Are you getting out walking? I hope so. It is one of the best exercises for you and if you are physically able, it is something you should try to get out and do every day.
One of the next most important exercises you should be doing regularly is resistance training. Want to burn fat? Get stronger? Improve your body composition? Decrease your risk of heart disease and diabetes? Improve your bone density? Fertilize your brain and actually change the size of it for better?
Do you want to live a better quality of life, now and well into the future?
If you said yes to any of those, then it is time to prioritize one of your largest organs. Muscle is a vastly underestimated organ, one that burns fat, influences metabolism, protects against disease, fertilizes your brain and so much more.
Trust me when I say, you want to build muscle, and lots of it. And the only way to get it is to use it, or you will lose it. And by losing it, you do the opposite of what I stated above…you lose quality of life, your bones get more brittle, your memory starts to go, you become more susceptible to diabetes and heart disease and you gain body fat.
So, I am going to assume you are all on the “I want more muscle” bandwagon now. Here are your THREE KEYS TO GAINING MUSCLE MASS
KEY 1 = Lift Weights
If you are interested in building muscle mass you need to lift weights. How heavy the weights should be and how many times you should lift them depends on a number of factors BUT, there are some generalizations you can start with.
As a beginner lifter you will want to lift less weight, but more times so that you can get your body prepared for lifting heavier weights. You can also do full body resistance training sessions where you work all your muscles in each session, repeating two or three times and then returning again that week to do it one more time.
- Beginner: 12-15 repetitions, 2-3 sets, 1 exercise per body part, 2-3 days per week, full body workout.
As you get stronger and your body knows how to move the weights around safely you can start to increase your weights, therefore decreasing how many times you are able to lift them until you get fatigued. You can exercise each body part in two different ways in each session (ie a chest press and a pec fly) and can split your workout up over 3-4 days and into body groups (ie upper and lower body days).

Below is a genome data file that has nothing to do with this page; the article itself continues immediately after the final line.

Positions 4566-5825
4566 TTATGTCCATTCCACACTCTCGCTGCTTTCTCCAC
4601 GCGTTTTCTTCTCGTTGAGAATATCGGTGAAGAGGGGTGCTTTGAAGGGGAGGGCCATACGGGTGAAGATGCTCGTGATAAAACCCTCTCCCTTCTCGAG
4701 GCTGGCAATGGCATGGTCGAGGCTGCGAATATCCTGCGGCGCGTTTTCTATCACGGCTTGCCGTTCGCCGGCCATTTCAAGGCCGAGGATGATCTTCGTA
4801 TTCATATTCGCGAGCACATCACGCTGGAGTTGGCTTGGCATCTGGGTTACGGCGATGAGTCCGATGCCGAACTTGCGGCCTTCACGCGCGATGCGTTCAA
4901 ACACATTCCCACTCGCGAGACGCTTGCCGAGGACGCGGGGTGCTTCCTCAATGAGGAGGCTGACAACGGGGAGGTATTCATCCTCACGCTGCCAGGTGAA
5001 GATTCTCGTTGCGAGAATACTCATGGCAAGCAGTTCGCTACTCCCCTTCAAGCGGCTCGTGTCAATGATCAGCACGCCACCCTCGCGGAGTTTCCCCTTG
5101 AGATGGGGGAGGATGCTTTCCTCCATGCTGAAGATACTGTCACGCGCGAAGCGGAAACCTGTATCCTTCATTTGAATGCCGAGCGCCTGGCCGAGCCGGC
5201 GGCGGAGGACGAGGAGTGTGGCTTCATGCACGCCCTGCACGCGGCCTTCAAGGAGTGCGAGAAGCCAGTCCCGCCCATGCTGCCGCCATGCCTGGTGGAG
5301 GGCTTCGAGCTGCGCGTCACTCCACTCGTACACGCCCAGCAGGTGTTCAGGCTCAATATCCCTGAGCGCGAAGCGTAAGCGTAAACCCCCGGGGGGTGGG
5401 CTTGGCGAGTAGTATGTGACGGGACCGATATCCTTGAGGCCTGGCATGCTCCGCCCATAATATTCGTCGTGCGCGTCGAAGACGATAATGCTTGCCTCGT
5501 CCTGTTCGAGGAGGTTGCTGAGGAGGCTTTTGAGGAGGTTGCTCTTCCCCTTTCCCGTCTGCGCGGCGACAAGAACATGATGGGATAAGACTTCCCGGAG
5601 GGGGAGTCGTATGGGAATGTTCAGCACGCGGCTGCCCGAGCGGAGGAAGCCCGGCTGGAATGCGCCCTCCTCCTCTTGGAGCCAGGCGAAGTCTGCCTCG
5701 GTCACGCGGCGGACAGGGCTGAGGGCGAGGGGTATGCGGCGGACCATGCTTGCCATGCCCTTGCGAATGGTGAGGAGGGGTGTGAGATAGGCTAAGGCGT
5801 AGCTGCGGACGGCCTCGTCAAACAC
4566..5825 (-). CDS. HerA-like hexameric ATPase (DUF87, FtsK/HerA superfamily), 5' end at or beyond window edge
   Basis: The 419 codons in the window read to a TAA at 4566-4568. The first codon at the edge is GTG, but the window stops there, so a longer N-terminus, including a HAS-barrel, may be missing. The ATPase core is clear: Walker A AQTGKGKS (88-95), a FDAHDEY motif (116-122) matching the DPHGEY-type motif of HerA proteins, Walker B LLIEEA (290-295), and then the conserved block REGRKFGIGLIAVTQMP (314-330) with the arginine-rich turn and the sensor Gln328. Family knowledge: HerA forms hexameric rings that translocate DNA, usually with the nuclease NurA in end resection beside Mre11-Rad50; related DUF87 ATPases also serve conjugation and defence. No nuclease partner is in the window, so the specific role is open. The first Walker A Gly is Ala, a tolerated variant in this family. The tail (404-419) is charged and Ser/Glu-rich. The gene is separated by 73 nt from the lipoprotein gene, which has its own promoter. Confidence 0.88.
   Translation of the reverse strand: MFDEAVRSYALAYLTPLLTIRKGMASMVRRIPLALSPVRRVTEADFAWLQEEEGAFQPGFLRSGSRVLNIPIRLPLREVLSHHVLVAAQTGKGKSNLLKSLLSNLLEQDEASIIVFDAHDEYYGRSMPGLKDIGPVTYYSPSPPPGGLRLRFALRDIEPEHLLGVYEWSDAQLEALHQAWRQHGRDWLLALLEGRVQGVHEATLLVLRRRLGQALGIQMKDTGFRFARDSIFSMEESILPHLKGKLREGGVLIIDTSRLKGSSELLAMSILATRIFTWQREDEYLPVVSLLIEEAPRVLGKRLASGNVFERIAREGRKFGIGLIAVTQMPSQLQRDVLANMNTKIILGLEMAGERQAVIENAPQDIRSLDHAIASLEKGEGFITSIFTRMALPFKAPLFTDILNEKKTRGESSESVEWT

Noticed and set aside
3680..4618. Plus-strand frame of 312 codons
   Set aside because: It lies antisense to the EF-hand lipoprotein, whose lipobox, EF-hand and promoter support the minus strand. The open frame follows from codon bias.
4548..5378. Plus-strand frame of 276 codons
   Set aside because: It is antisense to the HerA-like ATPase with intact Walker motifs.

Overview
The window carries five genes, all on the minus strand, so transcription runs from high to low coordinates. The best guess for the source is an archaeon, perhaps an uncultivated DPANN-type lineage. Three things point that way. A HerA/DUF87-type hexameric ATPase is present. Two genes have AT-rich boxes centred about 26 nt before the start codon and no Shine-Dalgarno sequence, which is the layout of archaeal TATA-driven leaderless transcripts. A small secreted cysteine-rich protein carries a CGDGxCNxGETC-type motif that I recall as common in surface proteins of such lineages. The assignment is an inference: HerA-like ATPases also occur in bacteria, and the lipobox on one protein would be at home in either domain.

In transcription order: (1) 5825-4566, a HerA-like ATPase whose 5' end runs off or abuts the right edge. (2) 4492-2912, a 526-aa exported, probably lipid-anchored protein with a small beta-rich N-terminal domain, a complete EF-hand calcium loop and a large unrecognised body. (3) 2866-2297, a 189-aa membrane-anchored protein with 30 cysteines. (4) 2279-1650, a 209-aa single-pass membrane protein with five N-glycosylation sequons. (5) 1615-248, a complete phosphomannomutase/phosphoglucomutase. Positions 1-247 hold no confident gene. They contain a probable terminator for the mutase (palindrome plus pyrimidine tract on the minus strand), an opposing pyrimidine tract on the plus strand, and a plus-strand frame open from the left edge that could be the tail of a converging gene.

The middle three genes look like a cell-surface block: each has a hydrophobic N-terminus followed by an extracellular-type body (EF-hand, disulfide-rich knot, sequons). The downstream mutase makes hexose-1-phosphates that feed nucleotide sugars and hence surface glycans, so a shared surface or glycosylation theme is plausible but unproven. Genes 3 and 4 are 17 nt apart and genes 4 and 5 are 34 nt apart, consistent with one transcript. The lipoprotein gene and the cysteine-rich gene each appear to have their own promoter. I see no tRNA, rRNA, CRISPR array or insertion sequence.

- Advanced: 5-10 repetitions, 3-6 sets, 2 exercises per body part, 3-4 days per week, split workout
KEY 2 = Eat Enough Protein
If you want to build or maintain muscle you have to consume protein. And enough so that you activate “muscle protein synthesis” (MPS) or muscle building. This is only activated by feeding the body with the proper building blocks, consuming high quality protein, in the right amount, throughout the day.
How much protein you need varies, but studies have shown that we need to consume 20-30 grams of protein in one sitting in order to stimulate MPS and ideally that protein contains the amino acid leucine in it. Leucine is suspected to be the only amino acid that can stimulate muscle growth and prevent deterioration as we age.
- Consume 1.0 – 1.5 grams of protein per kilogram of body weight you have
- Consume leucine rich foods like chicken, beef, pork, tuna, tofu, pumpkin seeds and eggs
If you want to learn more about protein, how much you need and what are good sources of it check out my blog, Protein: the What, the Why, the How and the When,
KEY 3 = Sleep Enough
It’s not only that getting enough sleep helps muscles grow, without adequate sleep muscle mass actually decreases. A study in 2011 discovered that individuals who slept only 5.5 hours had 60% less muscle mass at the end of the study, compared to those who slept 8.5 hours and had 40% more muscle mass. The key may be that the bulk of our growth hormone and testosterone is secreted while we sleep, these are essential for muscle growth and repair.
- An average person requires 7-9 hours of sleep per day.
Now I know a lot of you might feel nervous lifting weights on your own or without proper instruction and I don’t disagree but I would worry less about the danger of lifting weights and more so about the dangers of being weak.
Happy Lifting everyone!
Related Post: Protein: The What, the Why, the How and the When